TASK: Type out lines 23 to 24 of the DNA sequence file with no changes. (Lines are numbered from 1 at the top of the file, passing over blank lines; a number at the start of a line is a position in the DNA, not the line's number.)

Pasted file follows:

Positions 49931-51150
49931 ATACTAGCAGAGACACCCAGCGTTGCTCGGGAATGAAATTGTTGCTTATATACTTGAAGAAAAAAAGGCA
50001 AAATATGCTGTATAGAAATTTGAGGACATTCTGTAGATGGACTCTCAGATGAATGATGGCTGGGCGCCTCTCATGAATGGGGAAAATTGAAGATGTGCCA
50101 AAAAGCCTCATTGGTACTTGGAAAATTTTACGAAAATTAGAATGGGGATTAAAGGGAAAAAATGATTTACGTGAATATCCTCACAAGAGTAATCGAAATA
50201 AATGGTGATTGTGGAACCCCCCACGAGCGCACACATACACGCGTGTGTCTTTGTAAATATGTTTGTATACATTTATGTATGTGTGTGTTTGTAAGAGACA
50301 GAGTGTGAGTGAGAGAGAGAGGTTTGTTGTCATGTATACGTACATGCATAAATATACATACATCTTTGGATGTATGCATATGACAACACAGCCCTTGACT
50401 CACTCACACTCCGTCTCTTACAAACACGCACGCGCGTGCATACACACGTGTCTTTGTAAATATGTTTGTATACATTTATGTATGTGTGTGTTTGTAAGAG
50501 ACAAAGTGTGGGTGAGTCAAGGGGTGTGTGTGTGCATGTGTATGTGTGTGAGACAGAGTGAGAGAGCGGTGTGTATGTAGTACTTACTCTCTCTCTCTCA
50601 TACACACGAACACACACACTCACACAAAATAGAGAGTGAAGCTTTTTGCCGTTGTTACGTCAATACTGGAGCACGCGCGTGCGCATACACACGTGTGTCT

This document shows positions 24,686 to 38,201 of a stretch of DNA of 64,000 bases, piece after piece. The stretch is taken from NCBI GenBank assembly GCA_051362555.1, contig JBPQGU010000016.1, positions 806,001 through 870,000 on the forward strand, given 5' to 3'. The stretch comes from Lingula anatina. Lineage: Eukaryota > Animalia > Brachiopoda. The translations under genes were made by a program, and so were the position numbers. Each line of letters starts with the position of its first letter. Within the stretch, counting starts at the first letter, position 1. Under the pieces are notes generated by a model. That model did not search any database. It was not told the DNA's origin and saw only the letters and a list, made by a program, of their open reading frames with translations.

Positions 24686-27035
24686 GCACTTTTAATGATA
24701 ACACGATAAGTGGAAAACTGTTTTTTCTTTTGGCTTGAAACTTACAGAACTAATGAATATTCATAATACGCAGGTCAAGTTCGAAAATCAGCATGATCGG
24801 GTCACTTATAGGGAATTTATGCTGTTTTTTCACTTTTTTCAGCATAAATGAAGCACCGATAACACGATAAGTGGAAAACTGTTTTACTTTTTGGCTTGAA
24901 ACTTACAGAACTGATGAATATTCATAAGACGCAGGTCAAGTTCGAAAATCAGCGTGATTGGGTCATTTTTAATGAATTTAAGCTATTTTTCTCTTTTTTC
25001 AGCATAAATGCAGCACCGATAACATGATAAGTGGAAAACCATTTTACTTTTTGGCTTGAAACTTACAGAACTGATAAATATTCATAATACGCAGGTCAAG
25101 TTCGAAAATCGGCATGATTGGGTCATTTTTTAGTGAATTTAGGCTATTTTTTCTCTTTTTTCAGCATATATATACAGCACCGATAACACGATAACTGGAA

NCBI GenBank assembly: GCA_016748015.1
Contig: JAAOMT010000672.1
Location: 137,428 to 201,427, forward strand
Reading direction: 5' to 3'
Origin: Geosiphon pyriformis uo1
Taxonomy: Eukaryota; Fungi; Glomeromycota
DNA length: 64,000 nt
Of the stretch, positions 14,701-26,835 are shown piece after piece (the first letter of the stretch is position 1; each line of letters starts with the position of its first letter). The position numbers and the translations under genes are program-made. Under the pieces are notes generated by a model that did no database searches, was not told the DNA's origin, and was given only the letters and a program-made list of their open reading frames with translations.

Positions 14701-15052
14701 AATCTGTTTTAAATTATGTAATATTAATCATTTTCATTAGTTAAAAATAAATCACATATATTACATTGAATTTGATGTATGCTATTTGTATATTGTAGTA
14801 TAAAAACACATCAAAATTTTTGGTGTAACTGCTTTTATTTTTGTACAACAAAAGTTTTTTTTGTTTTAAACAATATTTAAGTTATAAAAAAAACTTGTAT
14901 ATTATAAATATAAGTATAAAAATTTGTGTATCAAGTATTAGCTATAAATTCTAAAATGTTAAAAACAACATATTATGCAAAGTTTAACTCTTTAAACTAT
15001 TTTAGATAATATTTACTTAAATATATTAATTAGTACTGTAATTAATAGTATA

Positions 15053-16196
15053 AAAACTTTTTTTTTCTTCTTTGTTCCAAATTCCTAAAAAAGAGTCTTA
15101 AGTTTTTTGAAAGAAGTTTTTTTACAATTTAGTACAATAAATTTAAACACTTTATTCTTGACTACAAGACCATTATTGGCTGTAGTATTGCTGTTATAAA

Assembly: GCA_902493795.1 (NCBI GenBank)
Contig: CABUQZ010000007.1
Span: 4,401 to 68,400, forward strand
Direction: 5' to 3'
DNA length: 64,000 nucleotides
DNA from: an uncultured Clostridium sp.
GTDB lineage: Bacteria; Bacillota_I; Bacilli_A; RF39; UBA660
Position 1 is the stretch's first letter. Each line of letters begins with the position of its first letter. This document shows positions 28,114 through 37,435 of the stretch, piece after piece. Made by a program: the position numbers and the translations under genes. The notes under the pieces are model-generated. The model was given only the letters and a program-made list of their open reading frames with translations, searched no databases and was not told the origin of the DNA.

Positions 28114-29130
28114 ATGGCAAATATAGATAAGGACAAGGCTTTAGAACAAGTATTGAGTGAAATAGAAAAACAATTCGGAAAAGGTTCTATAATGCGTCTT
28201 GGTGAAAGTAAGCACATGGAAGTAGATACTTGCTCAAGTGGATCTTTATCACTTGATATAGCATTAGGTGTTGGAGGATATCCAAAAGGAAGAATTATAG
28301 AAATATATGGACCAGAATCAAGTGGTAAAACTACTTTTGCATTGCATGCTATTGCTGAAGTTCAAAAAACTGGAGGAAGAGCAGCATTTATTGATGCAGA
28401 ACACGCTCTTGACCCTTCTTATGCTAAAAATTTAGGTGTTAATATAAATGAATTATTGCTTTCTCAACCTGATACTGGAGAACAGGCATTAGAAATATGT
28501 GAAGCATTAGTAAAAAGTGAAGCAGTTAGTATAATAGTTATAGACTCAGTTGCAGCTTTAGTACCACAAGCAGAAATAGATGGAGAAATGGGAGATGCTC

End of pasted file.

Taxonomy: Eukaryota; Fungi; Glomeromycota
DNA length: 64,000 nt